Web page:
And that consistently aggressive forecheck might not be easy to maintain, but they know that when they’re able to execute on that part of their game, they can force their opponents into making mistakes.

“We put a lot of pressure on teams and when you can close on a player, you force him to make decisions quickly,” Paul Byron said back in October, per the Gazette. “When you have the forwards we have — Max (Domi), myself, Artturi (Lehkonen) — pressuring the other teams it forces them to make mistakes and cough up pucks. We want to get on them fast. The more we can take time and space away from the them the more advantageous it is for us.”

Adding Luke Richardson to the coaching staff has also helped change the identity of the Canadiens. Richardson has found a way to get his group of defensemen into the rush to help create offense.

Here’s an example of Petry not being shy about handling the puck deep in the offensive zone:

The defense has also just played faster in the way they skate with the puck and move the puck, which has led to an increase in puck possession and quality scoring chances.

According to Natural Stat Trick, the Canadiens are the fourth best possession team in the league behind San Jose, Carolina and Vegas. They’re also fifth in FF%, sixth in SF%, sixth in GF%, and sixth in SCF%. Those are impressive numbers considering they don’t have a superstar forward like a lot of the other teams around them in the standings. Julien has put his team in a position to succeed and he’s done it by using all five skaters on the ice.

Even though there isn’t one specific way to measure this, it’s become increasingly clear that they’ve found a way to shoot from more dangerous areas on the ice. Last season, the Canadiens outshot their opponents fairly regularly, but a lot of those pucks came from the perimeter, where you just won’t score often enough. Now, they aren’t shy about getting to the dirty areas to make life more difficult for the opposing goaltender.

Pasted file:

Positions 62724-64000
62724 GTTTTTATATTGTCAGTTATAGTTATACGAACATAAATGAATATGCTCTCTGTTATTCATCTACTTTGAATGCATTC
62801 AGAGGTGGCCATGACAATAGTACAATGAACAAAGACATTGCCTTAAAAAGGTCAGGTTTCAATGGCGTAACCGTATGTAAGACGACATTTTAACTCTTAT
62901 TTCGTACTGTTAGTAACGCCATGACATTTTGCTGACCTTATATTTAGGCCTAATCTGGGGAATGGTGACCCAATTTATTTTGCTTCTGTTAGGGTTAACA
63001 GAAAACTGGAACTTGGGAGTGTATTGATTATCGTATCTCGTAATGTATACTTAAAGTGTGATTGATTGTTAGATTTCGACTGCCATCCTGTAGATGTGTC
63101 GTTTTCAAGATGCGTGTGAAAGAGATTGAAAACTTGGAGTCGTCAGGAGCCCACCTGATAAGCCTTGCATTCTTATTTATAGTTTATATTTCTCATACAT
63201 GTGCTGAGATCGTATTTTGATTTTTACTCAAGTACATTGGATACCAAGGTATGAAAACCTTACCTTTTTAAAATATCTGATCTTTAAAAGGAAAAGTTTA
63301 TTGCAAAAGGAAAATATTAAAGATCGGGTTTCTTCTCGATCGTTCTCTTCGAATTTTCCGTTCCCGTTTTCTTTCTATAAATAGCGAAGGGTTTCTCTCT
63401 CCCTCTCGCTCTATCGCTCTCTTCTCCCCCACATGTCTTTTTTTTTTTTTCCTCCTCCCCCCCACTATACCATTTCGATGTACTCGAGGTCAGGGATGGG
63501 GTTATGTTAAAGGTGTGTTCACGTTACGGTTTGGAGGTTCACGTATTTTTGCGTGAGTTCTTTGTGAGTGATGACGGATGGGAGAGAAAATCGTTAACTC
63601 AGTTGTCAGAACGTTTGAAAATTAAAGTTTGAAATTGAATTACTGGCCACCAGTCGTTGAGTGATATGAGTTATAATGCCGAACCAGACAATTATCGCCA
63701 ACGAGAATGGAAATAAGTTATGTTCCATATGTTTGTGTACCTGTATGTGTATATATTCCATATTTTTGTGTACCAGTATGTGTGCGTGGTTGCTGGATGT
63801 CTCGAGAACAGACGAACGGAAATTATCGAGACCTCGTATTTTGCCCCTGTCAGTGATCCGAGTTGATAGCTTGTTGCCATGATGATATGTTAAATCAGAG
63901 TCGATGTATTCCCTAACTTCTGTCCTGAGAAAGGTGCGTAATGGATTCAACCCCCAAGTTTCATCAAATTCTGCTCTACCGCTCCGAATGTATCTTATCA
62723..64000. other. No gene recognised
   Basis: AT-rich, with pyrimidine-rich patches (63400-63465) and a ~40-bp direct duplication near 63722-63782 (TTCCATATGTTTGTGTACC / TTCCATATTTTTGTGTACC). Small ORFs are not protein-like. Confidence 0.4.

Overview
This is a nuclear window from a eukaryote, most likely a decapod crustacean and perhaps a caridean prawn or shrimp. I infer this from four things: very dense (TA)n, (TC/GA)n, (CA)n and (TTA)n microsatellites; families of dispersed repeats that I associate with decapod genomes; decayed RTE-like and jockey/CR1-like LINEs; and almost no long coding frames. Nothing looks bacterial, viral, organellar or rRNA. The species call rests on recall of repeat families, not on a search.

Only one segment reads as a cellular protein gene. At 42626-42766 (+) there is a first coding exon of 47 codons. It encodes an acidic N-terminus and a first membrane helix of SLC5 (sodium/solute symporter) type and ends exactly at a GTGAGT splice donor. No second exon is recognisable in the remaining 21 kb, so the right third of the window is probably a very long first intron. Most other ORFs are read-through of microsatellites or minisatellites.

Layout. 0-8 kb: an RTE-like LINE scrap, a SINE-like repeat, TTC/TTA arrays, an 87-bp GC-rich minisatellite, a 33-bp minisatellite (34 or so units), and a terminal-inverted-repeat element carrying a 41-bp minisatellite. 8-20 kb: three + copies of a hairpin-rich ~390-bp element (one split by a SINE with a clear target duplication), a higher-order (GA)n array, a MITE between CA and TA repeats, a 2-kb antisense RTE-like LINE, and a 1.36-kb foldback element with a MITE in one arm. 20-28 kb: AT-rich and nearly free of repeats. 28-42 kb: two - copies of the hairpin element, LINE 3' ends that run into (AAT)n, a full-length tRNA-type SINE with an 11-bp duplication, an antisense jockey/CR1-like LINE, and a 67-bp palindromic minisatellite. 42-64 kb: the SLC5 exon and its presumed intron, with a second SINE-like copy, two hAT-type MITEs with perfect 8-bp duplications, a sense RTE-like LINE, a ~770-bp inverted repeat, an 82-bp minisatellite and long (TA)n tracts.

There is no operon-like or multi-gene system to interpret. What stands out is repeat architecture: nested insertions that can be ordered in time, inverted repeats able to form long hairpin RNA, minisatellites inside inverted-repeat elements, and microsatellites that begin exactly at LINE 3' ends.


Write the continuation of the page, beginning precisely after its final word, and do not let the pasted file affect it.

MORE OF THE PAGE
If Julien’s team can continue to hold on to the puck as much as they do, while getting incredible goaltending from Price, the Habs will continue to have success.

Are they legitimate Stanley Cup contenders? No. But they’re way ahead of where many expected them to be at this point in their re-tool project.

Joey Alfieri is a writer for Pro Hockey Talk on NBC Sports. Drop him a line at phtblog@nbcsports.com or follow him on Twitter @joeyalfieri.

Habs’ Byron suspended three games for hit on Panthers’ Weegar

via NHL
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Montreal Canadiens forward Paul Byron received a three-game suspension for charging MacKenzie Weegar of the Florida Panthers during Montreal’s 5-1 win on Tuesday.

The Department of Player Safety explains that Byron “launches up and into a forceful check” while making “significant contact” with Weegar’s head. The explanation video circles back to Byron’s skate leaving the ice, postulating that Byron “launched himself excessively upward” to make the hit.

Finally, the NHL notes Weegar’s injury, but also a lack of suspension history for the speedy Byron:

Byron tweeted a statement on the suspension, noting that he accepts responsibility for the hit, even though he had “no intention of causing injury.”

So, Byron will be unavailable for Friday’s game at Columbus, Saturday’s home game versus the Flyers, and a Wednesday, Jan. 23 contest versus the Coyotes. The Habs have the All-Star break after that, so Byron is eligible to return for a Feb. 2 home game against the Devils.

James O’Brien is a writer for Pro Hockey Talk on NBC Sports. Drop him a line at phtblog@nbcsports.com or follow him on Twitter @cyclelikesedins.